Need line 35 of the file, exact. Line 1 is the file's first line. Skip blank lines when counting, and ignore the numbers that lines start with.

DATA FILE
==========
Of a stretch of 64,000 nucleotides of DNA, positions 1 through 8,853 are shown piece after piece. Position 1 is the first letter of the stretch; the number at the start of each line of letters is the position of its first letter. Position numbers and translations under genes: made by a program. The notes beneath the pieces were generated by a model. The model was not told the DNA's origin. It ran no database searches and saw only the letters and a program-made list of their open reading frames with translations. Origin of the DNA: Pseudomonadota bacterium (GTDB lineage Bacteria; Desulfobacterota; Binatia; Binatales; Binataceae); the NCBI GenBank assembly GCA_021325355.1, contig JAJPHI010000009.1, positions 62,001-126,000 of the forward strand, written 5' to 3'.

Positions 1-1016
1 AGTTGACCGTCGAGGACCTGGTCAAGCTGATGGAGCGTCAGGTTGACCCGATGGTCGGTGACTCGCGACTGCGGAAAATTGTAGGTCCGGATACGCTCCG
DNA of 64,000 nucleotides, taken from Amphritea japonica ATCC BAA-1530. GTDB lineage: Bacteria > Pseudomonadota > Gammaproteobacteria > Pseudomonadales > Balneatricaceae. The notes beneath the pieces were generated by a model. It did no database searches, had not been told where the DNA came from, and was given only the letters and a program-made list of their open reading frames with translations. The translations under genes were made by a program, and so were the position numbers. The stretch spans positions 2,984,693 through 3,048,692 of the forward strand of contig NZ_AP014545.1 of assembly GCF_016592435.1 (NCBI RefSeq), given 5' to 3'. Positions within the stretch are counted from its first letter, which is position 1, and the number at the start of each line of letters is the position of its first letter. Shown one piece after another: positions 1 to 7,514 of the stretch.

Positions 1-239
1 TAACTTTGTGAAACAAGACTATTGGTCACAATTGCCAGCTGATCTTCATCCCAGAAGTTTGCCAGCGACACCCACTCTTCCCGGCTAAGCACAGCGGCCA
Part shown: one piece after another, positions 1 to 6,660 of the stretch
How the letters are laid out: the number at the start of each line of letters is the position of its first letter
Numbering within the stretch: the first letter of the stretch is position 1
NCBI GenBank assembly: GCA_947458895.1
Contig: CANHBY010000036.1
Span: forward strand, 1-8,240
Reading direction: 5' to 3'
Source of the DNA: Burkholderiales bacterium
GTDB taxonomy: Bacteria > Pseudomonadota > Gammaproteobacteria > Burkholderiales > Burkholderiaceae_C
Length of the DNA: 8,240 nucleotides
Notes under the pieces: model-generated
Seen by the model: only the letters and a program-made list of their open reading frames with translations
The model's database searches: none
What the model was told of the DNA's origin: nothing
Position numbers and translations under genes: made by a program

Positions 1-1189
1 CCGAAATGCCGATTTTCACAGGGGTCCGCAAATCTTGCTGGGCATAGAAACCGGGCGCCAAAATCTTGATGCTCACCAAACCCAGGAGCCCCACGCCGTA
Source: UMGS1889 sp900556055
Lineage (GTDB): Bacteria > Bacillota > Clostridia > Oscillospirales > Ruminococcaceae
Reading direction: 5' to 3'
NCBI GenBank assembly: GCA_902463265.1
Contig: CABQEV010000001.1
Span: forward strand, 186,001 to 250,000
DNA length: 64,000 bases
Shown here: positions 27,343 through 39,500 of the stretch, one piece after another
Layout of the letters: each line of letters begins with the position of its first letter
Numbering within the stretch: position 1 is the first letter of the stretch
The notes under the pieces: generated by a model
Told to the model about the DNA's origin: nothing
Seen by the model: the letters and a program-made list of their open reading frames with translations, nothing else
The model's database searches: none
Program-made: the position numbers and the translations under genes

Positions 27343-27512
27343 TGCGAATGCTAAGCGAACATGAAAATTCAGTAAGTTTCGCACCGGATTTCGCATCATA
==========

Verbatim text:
Told to the model about the DNA's origin: nothing